The 2022 Wellness at Work report released by Employment Hero found that 62% of Kiwi employees are experiencing financial stress and that it’s affecting them at work.
Signs of financial stress in the workplace can be subtle. They can include absenteeism, high staff turnover, distractions, declining mental well-being, and even physical illness. And there’s a need for employers to take note. There is a well-established link between the financial well-being of staff, productivity, and the bottom line, and if you genuinely care about the well-being of your staff, it’s important to address the root cause.
While the temptation for an employee may be to negotiate a raise – which is well within their rights – or even look for another job, this ignores the fact that more money isn’t always the answer. It also implies that an employer’s impact on their employee’s financial well-being can only come in the form of a pay rise.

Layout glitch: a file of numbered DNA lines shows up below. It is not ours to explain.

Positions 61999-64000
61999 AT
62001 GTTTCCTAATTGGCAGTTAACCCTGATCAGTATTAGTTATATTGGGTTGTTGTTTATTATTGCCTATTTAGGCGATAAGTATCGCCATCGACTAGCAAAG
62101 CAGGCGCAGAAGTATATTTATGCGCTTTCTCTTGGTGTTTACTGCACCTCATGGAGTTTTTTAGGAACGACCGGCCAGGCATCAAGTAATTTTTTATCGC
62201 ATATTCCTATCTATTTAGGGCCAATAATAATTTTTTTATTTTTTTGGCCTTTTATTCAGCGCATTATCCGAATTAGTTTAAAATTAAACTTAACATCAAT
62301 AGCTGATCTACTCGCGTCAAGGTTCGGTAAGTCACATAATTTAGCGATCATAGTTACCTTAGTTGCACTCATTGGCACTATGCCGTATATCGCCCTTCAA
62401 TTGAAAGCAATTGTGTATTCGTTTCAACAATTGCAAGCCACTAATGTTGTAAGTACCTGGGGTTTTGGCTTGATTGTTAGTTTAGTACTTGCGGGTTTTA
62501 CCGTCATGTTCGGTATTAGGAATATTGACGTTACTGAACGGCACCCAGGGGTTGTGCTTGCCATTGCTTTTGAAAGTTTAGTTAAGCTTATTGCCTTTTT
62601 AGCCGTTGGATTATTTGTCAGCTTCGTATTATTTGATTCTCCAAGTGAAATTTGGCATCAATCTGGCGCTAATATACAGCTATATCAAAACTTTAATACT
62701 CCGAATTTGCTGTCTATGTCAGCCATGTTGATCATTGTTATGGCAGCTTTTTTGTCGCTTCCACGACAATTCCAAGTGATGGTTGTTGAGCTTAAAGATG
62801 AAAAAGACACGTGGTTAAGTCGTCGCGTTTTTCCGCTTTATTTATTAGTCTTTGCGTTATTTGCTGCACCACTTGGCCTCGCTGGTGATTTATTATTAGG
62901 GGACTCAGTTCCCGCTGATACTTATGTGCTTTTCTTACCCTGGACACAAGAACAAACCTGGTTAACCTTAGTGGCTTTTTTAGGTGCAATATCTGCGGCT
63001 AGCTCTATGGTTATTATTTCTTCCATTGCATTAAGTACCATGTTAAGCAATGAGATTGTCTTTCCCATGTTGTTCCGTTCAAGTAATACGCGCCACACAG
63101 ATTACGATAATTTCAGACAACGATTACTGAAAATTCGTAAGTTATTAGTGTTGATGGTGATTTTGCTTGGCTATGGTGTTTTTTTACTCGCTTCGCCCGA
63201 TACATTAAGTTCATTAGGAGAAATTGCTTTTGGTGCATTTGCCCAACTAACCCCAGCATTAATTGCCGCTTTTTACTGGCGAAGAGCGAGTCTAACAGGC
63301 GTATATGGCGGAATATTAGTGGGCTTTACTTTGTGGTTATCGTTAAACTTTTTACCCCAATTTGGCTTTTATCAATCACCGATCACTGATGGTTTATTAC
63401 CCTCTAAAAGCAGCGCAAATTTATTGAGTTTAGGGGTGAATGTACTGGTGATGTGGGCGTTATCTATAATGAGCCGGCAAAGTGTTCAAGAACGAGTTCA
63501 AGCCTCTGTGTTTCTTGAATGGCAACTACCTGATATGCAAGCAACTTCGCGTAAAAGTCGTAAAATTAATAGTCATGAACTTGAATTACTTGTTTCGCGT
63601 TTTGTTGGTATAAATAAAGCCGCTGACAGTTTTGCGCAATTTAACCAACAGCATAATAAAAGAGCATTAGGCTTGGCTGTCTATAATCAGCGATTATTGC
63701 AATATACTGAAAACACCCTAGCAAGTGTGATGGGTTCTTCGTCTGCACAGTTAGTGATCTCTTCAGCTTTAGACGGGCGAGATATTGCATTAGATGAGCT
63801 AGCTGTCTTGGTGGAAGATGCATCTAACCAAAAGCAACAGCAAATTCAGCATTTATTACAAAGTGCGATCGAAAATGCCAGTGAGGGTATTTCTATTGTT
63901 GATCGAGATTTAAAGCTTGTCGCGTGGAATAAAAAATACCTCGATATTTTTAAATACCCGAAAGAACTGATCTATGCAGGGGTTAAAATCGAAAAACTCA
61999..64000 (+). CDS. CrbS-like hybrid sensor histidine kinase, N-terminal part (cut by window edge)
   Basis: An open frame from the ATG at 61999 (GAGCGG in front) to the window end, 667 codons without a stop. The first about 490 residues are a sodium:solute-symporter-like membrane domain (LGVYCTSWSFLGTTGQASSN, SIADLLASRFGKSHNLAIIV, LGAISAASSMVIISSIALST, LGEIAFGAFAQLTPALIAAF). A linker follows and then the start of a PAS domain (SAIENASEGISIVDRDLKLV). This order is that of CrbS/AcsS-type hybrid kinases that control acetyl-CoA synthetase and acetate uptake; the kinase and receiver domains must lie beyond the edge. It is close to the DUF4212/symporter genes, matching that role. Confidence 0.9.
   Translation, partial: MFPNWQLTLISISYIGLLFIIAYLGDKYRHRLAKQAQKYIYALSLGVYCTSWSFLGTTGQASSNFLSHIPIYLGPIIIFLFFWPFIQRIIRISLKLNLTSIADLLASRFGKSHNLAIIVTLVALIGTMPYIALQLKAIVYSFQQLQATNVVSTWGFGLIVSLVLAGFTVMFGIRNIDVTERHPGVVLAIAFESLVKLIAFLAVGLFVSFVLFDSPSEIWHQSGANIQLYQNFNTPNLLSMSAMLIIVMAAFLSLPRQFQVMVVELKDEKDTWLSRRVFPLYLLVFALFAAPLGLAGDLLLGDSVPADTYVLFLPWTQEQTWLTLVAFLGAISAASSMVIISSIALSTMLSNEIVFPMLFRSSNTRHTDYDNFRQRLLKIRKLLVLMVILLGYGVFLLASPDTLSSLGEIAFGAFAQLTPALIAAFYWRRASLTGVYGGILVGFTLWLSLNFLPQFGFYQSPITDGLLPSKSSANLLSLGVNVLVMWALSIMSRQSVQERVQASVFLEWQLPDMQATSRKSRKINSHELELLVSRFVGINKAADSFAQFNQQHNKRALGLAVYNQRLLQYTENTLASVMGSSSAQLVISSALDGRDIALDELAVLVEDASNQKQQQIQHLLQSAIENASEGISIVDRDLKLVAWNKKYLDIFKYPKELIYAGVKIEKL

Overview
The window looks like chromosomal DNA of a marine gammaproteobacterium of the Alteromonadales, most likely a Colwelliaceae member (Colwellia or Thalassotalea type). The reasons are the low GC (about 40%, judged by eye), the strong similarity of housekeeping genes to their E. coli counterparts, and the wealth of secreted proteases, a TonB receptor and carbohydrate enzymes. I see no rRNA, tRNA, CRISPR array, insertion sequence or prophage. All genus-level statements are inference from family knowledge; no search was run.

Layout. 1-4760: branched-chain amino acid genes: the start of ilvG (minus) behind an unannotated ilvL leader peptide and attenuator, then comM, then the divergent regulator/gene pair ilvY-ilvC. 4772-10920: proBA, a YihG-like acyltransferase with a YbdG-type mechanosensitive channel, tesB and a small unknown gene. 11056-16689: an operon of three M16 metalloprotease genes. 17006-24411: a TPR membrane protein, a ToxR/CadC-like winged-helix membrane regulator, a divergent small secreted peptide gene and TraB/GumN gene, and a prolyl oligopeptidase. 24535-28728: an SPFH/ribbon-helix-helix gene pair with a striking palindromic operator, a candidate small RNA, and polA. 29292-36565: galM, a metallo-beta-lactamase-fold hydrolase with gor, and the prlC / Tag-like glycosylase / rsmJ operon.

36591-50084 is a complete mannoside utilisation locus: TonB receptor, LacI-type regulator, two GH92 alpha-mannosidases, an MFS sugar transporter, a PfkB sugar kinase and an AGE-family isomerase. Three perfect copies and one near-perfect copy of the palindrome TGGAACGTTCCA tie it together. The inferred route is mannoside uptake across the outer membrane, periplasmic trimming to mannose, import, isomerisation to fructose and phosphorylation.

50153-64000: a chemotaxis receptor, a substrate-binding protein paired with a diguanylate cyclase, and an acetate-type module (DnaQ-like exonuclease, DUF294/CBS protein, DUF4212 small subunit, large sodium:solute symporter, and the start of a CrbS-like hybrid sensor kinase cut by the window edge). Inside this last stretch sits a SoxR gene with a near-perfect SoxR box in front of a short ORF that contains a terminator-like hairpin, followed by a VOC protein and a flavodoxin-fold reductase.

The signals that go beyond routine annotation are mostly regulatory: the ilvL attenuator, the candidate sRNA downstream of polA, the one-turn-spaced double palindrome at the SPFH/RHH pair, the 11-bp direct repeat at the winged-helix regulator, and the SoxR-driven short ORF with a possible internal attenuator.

Instead, according to the Wellness at Work report, many employees are looking for guidance on topics like their mortgages, budgeting, preparing for retirement, and investing. And there’s an argument to be made for providing this guidance through the workplace – much like other employment assistance schemes. After all, financial stress isn’t necessarily limited to those whose income doesn’t cover their outgoings, and helping lower financial stress for employees is both good for them and good for business.
If you are interested in learning more about financial literacy and how to address financial stress as an employer, enable.me is holding a financial wellbeing workshop on why Employers need to be paying attention later this month.